Originally posted on 60 Max Power O  |  Last updated 7/29/12

CHARLOTTE, NC - SEPTEMBER 14: Jeff Otah #79 of the Carolina Panthers blocks against Adewale Ogunleye #93 of the Chicago Bears during the game at Bank of America Stadium on September 14, 2008 in Charlotte, North Carolina. (Photo by Kevin C. Cox/Getty Images)

In what is proving to be a busy week for the Panthers, the team made a number of roster changes in preparation for training camp. Among them, the most notable and surprising move of the week was the trade that sent Offensive Tackle Jeff Otah to the New York Jets for an undisclosed conditional pick. However, after failing his physical and being placed on the Physically Unable to Perform (PUP) list, Otah might be back with the team that just gave him up for almost nothing with only one year remaining on a rookie contract. Sadly, the Jeff Otah story is all too familiar in today’s NFL.

Coming out of college, Otah was one of the top lineman prospects in his class, only held back by a knee injury that was widely considered to be minor. In fact, the Panthers were so unconcerned about his shaky knees that they traded up to select Otah with the 19th overall pick. The team saw a top level talent who filled a pressing need and decided to gamble on health. The gamble did not pay off.

After starting 12 games in his rookie season, the rest of Otah’s career can be defined by two letters: IR. Otah was placed on injured reserve in both 2010 and 2011, playing a total of only 4 games in those seasons. Combine the past two seasons with his most recent physical, and you’ve got a career that is likely over well before it should be due to injury. In other words, you’ve got a typical NFL career. 

The sad reality of the NFL is that it is one of the most dangerous sports the world has ever seen. It is certainly the most dangerous out of the four major US sports. While it’s true that boxing, MMA, and other direct combat sports have their fair share of major injuries, the NFL stands alone when you consider the volume of injuries, both major and minor. Rarely will a game go by where at least one player doesn’t leave the game due to injury. Every Sunday one fantasy team in your league will be crushed by a torn ACL. It’s just the nature of the game.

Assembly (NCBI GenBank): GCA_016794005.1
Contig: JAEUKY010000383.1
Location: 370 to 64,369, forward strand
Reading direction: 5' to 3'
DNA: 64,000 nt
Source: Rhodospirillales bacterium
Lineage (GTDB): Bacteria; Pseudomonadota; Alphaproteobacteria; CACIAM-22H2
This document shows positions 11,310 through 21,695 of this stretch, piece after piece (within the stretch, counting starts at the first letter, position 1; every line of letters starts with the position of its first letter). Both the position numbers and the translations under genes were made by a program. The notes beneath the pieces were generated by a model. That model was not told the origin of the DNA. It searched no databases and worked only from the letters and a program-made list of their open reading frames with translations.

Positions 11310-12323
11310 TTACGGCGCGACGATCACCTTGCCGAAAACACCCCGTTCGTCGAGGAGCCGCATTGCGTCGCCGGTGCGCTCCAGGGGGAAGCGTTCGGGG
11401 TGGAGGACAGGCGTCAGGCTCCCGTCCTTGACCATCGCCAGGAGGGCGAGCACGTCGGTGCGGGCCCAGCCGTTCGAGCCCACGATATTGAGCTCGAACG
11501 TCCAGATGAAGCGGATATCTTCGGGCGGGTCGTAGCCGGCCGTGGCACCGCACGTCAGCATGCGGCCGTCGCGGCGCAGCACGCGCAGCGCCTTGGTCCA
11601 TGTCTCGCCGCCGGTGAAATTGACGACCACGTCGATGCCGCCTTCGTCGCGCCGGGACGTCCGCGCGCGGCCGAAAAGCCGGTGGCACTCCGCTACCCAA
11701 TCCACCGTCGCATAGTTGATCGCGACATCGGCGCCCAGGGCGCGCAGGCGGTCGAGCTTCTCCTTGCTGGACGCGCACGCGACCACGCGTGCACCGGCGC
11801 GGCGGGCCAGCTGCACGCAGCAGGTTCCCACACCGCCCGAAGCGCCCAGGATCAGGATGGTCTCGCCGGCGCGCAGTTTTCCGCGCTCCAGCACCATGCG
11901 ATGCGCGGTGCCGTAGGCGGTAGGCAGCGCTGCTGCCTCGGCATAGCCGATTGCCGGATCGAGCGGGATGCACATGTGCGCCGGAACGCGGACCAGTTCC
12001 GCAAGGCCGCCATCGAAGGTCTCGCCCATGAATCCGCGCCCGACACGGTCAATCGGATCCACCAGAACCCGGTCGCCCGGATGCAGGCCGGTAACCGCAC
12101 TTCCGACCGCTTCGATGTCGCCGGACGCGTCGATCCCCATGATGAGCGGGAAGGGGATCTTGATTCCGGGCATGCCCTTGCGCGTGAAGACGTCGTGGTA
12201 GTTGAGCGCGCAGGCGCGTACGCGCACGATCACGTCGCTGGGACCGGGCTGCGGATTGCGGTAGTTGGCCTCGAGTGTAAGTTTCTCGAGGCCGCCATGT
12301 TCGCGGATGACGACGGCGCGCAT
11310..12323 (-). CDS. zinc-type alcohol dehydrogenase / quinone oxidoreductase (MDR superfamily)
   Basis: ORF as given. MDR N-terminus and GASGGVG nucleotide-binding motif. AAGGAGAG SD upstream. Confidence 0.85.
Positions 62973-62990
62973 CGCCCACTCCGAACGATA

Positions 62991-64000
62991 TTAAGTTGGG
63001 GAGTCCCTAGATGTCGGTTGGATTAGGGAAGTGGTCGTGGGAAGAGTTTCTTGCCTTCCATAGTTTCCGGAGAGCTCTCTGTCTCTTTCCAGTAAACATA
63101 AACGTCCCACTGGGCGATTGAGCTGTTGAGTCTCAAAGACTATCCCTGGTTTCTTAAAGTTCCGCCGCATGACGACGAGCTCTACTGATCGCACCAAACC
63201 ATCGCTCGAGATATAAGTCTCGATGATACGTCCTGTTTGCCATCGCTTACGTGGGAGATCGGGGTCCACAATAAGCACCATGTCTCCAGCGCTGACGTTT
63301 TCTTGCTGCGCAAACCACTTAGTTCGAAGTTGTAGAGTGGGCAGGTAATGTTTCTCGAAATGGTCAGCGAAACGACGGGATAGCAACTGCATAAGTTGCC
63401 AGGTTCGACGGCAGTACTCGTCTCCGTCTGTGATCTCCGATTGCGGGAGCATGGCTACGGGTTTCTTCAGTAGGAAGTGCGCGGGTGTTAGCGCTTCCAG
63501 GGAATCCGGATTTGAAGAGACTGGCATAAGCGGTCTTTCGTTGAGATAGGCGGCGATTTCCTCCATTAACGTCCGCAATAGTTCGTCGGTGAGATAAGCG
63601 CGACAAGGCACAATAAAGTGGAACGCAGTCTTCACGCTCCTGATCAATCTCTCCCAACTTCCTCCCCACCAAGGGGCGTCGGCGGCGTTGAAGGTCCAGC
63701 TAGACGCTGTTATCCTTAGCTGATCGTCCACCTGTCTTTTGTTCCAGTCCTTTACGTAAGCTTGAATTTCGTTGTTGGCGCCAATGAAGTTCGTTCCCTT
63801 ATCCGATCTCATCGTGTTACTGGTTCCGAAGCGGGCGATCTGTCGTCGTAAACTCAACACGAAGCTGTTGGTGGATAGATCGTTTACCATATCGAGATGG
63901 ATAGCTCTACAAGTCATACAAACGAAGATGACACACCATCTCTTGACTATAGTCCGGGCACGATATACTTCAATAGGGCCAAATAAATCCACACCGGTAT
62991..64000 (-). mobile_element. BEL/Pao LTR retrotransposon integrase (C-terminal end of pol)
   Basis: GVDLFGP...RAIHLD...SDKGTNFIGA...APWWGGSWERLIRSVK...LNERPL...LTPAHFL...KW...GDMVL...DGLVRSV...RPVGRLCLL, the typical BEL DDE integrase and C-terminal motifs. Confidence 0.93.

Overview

Ironically, it’s this violence brings us back Sunday after Sunday. We are devastated when our team suffers a catastrophic injury, but boy, do we love when our guy delivers that vicious blow. In an era where form tackling is considered boring, players will do anything they can to initiate a big collision. It’s no wonder the average lifespan for an NFL running back is about 4 years. The hits are simply too vicious week after week for a player’s body not to give out within a few short years. The players know there are certain risks involved with playing football, but fans always seem to be surprised when their favorite player is lost for the season. 

Which brings us back to Otah. Panthers fans have been disappointed year after year when the inevitable news broke that Otah will be spending the rest of the season on a training table. We ask ourselves questions like, What is wrong with this guy? and Can his knees really be that weak?  What we forget is that we have asked this question over and over in the past, with only the names changing. Dan Morgan. DeShaun Foster. Thomas Davis. And now, Otah. In a few years it will be someone different.

What we have to remember, as fans, if that those big hits do not come without a major price. As long as safeties are using their bodies as missiles, careers will be short and injury lists will be long. We have to change our perception and realize that football is not like the other sports where players can consistently be effective after their 30th birthdays. It’s the price everyone pays to be part of such a great game. If we fail to realize that the Jeff Otah story has become the norm, then our hearts, just like their bones, will continue to be broken.

Be sure to check out other great articles at Sports Media 101.

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